A former convict set a house and car ablaze in his lakeside New York state neighborhood to lure firefighters then opened fire on them, killing two and engaging police in a shootout before killing himself while several homes burned. Authorities used an armored vehicle to evacuate the area.
Police did not immediately know a motive. They said the gunman’s sister was unaccounted for.
Police said the gunman, 62-year-old William Spengler, shot at the arriving firefighters, probably with a rifle from atop an earthen berm.
“It does appear it was a trap,” town Police Chief Gerald Pickering told a news conference. “These people get up in the middle of the night to go put out fires. They don’t expect to be shot and killed.”
William Spengler had served more than 17 years in prison for beating his 92-year-old grandmother to death in 1980 at the house next to where Monday’s attack happened, Pickering said. Spengler was paroled in 1998 and had led a quiet life since, authorities said. He lived with his 67-year-old sister, Cheryl Spengler, and mother, Arline, who died in October.
A friend said William Spengler did not seem violent but “couldn’t stand” the sister who lived with him. Roger Vercruysse said Spengler “loved his mama to death.” He said he thinks Spengler “went crazy” after she died in October.
Two firefighters died at the scene on Monday, and two were hospitalized. A fifth man who was passing by was also injured.
Two of the firefighters arrived on a fire engine and two in their own vehicles, Pickering said. After the gunman fired, one of the wounded men managed to flee, but the other three could not because of flying gunfire.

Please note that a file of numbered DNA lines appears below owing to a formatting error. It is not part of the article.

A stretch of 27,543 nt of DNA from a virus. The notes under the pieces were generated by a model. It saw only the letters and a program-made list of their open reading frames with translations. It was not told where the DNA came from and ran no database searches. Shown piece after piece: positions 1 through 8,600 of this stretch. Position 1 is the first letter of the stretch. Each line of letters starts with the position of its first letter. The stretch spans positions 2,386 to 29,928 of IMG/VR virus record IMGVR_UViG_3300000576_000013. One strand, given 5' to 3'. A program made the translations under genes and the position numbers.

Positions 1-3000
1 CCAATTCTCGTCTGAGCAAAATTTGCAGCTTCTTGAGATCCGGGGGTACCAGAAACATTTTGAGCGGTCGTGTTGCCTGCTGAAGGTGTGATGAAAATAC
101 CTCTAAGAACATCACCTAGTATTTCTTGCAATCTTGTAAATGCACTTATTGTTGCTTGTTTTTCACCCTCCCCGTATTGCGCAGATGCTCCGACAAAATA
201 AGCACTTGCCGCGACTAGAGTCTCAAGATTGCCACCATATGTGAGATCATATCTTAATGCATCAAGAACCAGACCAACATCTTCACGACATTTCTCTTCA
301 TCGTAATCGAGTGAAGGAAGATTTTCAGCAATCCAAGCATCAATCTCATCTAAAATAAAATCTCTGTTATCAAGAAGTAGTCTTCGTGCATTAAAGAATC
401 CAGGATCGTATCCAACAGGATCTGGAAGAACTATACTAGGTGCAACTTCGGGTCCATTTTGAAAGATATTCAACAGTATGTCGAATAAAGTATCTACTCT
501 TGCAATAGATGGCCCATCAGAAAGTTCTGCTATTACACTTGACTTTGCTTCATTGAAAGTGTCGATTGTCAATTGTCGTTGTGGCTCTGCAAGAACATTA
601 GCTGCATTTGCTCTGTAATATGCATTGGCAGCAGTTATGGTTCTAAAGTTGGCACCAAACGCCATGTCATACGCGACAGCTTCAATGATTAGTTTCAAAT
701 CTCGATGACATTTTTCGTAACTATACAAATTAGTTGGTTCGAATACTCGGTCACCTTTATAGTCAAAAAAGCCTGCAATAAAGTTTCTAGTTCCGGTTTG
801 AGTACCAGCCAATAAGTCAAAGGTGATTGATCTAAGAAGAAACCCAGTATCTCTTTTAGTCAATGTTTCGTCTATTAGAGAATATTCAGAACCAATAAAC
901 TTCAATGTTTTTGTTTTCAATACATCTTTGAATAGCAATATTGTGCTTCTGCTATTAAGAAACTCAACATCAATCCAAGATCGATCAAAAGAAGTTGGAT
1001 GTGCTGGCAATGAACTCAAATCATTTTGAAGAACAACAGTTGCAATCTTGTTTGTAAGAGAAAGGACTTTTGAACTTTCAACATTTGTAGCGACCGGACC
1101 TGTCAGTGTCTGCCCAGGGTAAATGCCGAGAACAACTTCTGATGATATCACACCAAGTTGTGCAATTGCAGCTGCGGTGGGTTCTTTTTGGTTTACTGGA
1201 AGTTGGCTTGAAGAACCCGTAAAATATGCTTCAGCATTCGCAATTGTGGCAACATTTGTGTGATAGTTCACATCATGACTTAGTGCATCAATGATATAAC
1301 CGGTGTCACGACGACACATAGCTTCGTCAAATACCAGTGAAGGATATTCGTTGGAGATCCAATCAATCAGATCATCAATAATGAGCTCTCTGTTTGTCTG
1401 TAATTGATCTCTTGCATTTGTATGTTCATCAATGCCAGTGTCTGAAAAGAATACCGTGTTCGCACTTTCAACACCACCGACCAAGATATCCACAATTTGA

Emergency radio communications captured someone saying he “could see the muzzle flash coming at me.” The audio posted on the Web site RadioReference.com has someone reporting “firefighters are down” and saying “got to be rifle or shotgun.”
Convicted felons are not allowed to possess weapons.
A police armored vehicle was used to recover two of the men, and eventually it evacuated 33 people from nearby homes, the police chief said.
The first Webster police officer who arrived chased Spengler and exchanged gunfire with him, authorities said.
The officer “in all likelihood saved many lives,” Pickering said.
Seven houses were destroyed, Pickering said, and police have not been able to get inside them to determine if there are any more victims.
The dead men were identified as Police Lieutenant Michael Chiapperini, 43, the Webster Police Department’s public information officer; and 19-year-old Tomasz Kaczowka, also an emergency dispatcher.
Pickering described Chiapperini as a “lifetime firefighter” with nearly 20 years with the department, and called Kaczowka a “tremendous young man.”
The two wounded firefighters, Joseph Hofstetter and Theodore Scardino, were in guarded condition, authorities said. Both were awake and alert and are expected to recover. Hofstetter was hit once in the pelvis, and the bullet lodged in his spine, authorities said. Scardino was hit in the chest and knee.
The neighborhood is popular with recreational boaters, but is normally quiet this time of year.
“We have very few calls for service in that location,” Pickering said. “Webster is a tremendous community. We are a safe community, and to have a tragedy befall us like this is just horrendous.”
Monroe County Sheriff Patrick O’Flynn lamented the violence, which comes on the heels of other shootings including the massacre of 20 students and six adults at a school in Newtown, Connecticut.
“It’s sad to see that this is becoming more commonplace in communities across the nation,” O’Flynn said.
Grieving firefighters declined to talk to reporters. At an impromptu memorial vigil on Monday evening, about 100 people stood in the cold night air, some holding candles.